19 February 2015 | World Wildlife Fund News Release
Rare video of a protective tigress and her cubs playing 30 kilometres from the Russian border is evidence that wild Amur tigers are returning to China. The footage captured by a WWF camera trap is the first ever infrared video of a tiger family so deep into China.
In the past, elusive paw prints have been the only evidence of Amur tigers living so far away from the border area. The WWF video of the tiger family is the result of many years of conservation work aimed at establishing an inland breeding Amur tiger population in China.
The two stars of the short video – tiger cubs that have yet to be named – were confirmed to be approximately one-and-a-half years old by Professor Jiang Guangshun, Executive Vice-Director of China’s State Forestry Administration’s Feline Research Center.
Shi Quanhua, Senior Manager of the WWF-China Asian Big Cats Program said: “This video proves that wild Amur tiger populations are steadily spreading into inland China and are settling down. Many years of conservation work have led to this stunning footage – establishing conservation areas, building a population of prey animals and installing over one hundred infrared cameras in largely inaccessible areas.”
WWF’s Amur Tiger Conservation Plan designated China’s combined Wangqing-Hunchun-Suiyang-Dongning Area as a priority zone for wild Amur tiger conservation in 2010. Conservation projects in the area include the reintroduction of tiger prey, such as deer, and the maintenance of corridors that allow China’s wild tiger population to move freely. WWF’s work in the region is strongly supported by the Jilin Provincial Forestry Department.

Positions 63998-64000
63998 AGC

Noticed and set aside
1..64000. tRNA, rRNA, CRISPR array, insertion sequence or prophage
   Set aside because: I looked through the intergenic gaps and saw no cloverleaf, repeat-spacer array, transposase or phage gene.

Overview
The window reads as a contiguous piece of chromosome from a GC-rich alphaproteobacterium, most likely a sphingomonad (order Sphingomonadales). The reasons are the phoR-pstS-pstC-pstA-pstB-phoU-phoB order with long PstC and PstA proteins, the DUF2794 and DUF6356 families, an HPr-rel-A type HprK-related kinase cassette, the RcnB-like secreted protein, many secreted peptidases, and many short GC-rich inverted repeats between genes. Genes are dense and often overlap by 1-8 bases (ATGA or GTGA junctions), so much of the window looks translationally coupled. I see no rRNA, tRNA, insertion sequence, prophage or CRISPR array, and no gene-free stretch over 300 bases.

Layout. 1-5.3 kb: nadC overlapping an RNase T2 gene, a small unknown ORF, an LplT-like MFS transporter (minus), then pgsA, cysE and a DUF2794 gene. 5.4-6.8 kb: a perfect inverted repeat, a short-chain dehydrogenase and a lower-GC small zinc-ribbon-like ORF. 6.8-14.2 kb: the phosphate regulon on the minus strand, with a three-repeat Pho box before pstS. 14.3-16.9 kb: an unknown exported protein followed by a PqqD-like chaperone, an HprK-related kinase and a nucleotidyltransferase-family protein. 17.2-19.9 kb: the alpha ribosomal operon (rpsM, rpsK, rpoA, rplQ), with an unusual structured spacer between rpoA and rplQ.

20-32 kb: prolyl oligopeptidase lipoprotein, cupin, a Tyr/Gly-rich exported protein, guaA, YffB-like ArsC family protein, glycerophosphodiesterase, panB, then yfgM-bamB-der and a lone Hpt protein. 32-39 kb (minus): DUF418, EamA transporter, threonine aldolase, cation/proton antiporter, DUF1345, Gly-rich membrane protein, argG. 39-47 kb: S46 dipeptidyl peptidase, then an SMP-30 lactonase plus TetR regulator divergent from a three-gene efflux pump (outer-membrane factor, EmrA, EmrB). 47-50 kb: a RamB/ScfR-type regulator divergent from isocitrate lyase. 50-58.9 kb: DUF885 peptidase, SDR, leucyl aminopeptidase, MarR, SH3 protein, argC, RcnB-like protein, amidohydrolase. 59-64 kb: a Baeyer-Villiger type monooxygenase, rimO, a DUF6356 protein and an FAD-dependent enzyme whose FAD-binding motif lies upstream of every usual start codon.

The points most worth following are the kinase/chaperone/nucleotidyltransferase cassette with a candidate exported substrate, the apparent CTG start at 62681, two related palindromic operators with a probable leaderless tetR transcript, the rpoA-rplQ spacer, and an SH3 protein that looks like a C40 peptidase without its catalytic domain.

Shi added: “A shortage of prey presented a major threat to wild Amur tigers. We worked to restore the Amur tiger’s prey populations through habitat restoration and anti-poaching efforts. Now, with the appearance of this one-of-a-kind video, it’s clear that all of the hard work to bring back wild Amur tigers is paying off.”
Amur tigers were once found throughout northern China, the Russian Far East and the Korean peninsula. By the 1940s, hunting had driven them to the brink of extinction—with no more than 40 individuals remaining in the wild. Russia was the first country to grant the tiger full protection, saving the species and bringing today’s global population to about 400 individuals with the majority living in Russia and at least 18-20 adult individuals in the border areas of China.
Rebecca May, Regional Manager (Asian Species) at WWF UK said: “This video shows some very encouraging results from our conservation efforts in China and has strengthened our confidence in restoring wild Amur tiger populations. We will keep working with our partners to help replicate the success of Wangqing Nature Reserve, in order to achieve a doubling of wild tigers by 2022.”
Tigers are endangered, with as few as 3200 wild tigers left. WWF is working with all tiger countries to achieve the ‘Tx2’ goal of doubling the wild tiger population by 2022, the next Chinese Year of the Tiger. In 2014 all tiger governments agreed to count their tigers so a new global tiger population figure could be released in 2016, the halfway point in the ‘Tx2’ goal.
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